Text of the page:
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From August 31st to September 2nd, the first Costa Rican Birding and Nature Festival will be held at the Las Brisas Reserve in the Caribbean foothills of Volcan Turrialba. Organized by two twenty-something birders and one photographer with a passion for conservation, the festival aims to celebrate Costa Rican biodiversity with guided walks that focus on birds and herpetofauna of the area (one of the best on the country), a few talks given by local experts, and the annual fall, Ceruleam Warbler census.

What? Cerulean Warbler census? Yes, and two of the festival organizers (Juan Diego Vargas and Ernesto Carman) have been gathering data about Cerulean Warblers for a few years now as part of the Costa Rican Cerulean Warbler Project. They started up that project after realizing that they were seeing Ceruleans pass through the country in fair numbers. What habitats do the birds use? When do they migrate through Costa Rica? What can be done to protect them? They hope to answer these and other questions with data gathered by birders who happen to spot them during migration.

It appears that a number of Ceruleans migrate through Costa Rica on their way to the Colombian Andes. In fact, there might be a few flying through the night skies as I write this post. The window for their migration appears to be a brief one and the festival is meant to coincide with its peak. Although they aren’t as common as other migrants in Costa Rica (no surprise given the small size of their population), birders have a very good chance of seeing Cerulean Warblers in the country if they bird the Caribbean foothills during late August and early September. I have seen them on more than one occasion in foothill rainforest at this time of the year and several have also been seen at the Las Brisas Reserve during the same time frame.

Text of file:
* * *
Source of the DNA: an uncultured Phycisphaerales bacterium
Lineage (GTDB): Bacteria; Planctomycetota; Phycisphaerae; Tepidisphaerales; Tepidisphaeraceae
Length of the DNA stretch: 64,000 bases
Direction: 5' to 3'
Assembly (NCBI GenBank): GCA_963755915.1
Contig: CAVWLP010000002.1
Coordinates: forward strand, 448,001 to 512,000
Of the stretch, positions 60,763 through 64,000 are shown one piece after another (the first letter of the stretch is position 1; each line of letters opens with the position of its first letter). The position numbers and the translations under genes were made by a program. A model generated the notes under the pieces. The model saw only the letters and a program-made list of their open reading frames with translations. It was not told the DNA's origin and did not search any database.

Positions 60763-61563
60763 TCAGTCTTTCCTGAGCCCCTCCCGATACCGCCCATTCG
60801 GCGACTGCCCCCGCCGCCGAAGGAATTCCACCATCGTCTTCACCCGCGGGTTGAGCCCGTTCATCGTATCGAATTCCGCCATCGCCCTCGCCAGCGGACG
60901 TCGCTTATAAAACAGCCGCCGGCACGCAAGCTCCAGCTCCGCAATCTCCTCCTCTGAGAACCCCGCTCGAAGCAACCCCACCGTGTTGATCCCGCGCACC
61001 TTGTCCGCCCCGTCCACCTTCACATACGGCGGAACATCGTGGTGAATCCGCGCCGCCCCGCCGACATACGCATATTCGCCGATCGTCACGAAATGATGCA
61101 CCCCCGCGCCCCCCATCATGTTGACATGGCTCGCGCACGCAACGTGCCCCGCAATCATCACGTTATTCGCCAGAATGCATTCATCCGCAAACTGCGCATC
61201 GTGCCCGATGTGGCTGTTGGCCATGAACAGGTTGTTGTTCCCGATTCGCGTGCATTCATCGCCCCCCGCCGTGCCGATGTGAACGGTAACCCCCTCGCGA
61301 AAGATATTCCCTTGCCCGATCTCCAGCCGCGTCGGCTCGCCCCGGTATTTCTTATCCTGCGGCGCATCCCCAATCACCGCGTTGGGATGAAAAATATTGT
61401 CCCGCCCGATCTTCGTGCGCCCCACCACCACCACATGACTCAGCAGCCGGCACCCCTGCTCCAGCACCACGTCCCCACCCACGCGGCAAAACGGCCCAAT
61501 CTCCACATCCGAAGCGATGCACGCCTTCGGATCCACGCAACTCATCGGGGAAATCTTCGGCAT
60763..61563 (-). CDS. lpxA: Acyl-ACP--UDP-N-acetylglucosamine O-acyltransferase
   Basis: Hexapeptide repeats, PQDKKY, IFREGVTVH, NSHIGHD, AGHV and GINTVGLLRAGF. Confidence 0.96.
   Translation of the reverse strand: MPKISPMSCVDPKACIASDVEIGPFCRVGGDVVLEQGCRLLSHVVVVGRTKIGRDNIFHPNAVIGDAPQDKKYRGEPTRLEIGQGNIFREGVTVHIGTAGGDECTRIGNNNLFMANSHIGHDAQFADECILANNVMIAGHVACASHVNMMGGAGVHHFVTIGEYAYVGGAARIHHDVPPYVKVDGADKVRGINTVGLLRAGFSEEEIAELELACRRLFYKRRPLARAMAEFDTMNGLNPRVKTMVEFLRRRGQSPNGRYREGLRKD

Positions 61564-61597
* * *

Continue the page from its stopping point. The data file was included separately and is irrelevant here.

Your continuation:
The proceeds from the Festival de Aves and Naturaleza Costa Rica go to the Cerulean Warbler Project  (more properly known as Cerulean Warbler Conservation-CR) and it’s bound to be a wonderful time. I sure hope I can check out the festival, at least for a day. Since the festival is in Spanish, there was also talk about hosting an English version the following week but unfortunately, there just wasn’t enough time to organize it for this year. Next year is another story though!

Regarding the site for the festival, Las Brisas is a private reserve in the Caribbean foothills near Siquirres and Turrialba. Although I haven’t been there, Juan Diego tells me that he has seen some of the biggest mixed flocks he has ever experienced in Costa Rica at this site and canopy views on the trail system make many of the tanagers, flycatchers, woodcreepers, woodpeckers, and other rainforest species easy to see. I hope my schedule allows me to experience the festival! Even if you can’t make it to this year’s festival, it’s still worth it to check out the incredible photo gallery at the festival website.

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